Paper No. 7
Presentation Time: 10:00 AM


BENOIT, Margaret H.1, CRAMPTON, Melanie1, DYBUS, William1, EBINGER, Cynthia2 and LONG, Maureen D.3, (1)Department of Physics, The College of New Jersey, PO Box 7718, 2000 Pennington Rd, Ewing, NJ 08628, (2)Earth and Environmental Sciences, University of Rochester, 227 Hutchison Hall, Rochester, NY 14627, (3)Department of Geology and Geophysics, Yale University, New Haven, CT 06520,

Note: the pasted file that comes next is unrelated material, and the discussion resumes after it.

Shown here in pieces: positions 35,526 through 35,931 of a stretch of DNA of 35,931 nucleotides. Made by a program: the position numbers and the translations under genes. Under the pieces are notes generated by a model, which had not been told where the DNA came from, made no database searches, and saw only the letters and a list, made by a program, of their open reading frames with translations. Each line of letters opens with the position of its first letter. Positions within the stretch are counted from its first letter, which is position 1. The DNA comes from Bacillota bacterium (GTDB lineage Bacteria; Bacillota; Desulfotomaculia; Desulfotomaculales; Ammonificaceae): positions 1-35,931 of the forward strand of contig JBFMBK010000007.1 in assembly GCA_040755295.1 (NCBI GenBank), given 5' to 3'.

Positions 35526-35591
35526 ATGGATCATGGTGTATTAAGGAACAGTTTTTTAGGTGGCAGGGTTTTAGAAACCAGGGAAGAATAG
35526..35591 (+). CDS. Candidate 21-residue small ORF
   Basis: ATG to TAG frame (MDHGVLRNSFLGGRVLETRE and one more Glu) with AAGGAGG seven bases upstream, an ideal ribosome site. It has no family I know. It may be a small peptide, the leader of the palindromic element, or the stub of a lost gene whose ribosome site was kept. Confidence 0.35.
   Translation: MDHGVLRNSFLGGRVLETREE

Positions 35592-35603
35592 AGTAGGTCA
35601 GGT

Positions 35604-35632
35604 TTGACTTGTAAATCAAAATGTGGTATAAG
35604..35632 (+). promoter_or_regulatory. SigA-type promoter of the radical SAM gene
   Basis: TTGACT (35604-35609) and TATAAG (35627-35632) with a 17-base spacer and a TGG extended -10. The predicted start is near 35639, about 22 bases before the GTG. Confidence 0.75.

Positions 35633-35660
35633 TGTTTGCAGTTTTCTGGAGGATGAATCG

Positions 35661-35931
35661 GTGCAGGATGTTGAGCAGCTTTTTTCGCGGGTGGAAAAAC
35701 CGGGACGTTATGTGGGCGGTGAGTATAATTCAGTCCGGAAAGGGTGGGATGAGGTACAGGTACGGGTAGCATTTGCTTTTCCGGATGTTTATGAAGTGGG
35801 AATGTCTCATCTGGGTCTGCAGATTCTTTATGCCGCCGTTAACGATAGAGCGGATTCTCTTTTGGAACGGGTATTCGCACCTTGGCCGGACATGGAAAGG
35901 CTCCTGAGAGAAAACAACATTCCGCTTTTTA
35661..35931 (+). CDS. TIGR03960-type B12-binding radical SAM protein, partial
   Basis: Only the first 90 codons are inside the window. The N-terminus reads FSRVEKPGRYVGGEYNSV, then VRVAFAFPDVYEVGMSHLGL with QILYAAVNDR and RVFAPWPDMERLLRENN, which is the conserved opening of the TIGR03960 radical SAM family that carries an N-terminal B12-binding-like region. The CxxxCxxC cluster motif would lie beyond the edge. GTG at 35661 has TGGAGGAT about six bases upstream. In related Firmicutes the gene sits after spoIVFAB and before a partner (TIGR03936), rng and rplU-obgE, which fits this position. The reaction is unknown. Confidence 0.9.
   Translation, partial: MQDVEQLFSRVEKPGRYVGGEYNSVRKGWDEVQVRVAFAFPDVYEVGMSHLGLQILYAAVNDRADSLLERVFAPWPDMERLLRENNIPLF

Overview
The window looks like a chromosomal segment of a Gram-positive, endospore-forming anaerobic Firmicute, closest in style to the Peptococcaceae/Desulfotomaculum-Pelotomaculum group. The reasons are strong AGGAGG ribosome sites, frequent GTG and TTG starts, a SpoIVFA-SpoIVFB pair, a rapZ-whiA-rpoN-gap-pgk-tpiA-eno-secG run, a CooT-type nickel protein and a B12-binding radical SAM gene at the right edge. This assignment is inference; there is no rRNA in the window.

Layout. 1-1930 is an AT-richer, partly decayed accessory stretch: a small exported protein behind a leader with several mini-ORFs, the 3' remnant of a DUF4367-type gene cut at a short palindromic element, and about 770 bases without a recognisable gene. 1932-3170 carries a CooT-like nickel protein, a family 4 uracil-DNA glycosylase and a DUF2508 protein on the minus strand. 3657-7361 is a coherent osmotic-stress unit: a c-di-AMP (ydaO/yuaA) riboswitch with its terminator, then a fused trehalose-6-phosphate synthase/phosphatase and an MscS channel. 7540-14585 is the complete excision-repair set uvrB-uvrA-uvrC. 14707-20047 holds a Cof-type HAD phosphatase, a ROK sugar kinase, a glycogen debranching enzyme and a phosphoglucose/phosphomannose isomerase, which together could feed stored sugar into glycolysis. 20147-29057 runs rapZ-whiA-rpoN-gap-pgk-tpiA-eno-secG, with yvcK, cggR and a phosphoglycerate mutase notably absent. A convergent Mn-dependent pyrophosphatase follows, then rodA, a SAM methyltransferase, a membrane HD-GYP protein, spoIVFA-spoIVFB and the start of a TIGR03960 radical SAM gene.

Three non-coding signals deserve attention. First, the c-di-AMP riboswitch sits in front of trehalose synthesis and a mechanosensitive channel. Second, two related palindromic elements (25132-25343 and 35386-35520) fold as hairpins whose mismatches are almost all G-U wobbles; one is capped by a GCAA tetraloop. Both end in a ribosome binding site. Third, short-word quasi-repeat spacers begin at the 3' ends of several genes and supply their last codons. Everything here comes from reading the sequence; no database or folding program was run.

The surface geology of the eastern United States is extraordinary in its complexity. This complexity reflects a wide range of tectonic processes that have operated in the region over the past billion years, including episodes of subduction and rifting associated with two complete cycles of supercontinent assembly and breakup. A record of these processes is preserved in the geological units and topography we see at the surface today. It is largely unknown, however, how the crust and mantle lithosphere have responded to these tectonic forces over time, and whether and how the geological units preserved at the surface relate to deeper structures. In particular, the persistence of Appalachian topography through time remains a major outstanding problem in the study of landscape evolution. Also, structural variations within the modern Appalachians and rifted margin that were produced during the most recent supercontinent cycle are likely related to pre-existing structures that formed during the first cycle. We present preliminary crustal thickness estimates from receiver function and Bouguer gravity analysis, focusing on selected areas of the Mid-Atlantic Eastern US including: The transition zone between the modern northern and southern Appalachian mountains (Pennsylvania and southern New York); Virginia seismic zone; and the Mid-Atlantic rifted margin (Connecticut through Carolinas). Analysis of this data suggests that the crust is extremely complex and significantly layered, including within the Appalachian Fold and Thrust belt, as well as regions of ~7-10 km of mafic underplate beneath onshore abandoned rift basins associated with breakup of both supercontinents. Additionally, significant variations in crustal thickness appear to be preserved across short lateral distances throughout the Mid-Atlantic region. Overall, analysis of new EarthScope suggests that the crustal structure of the eastern US is significantly complicated, and variations in thickness and composition should be examined more closely for their effects on isostasy and dynamics.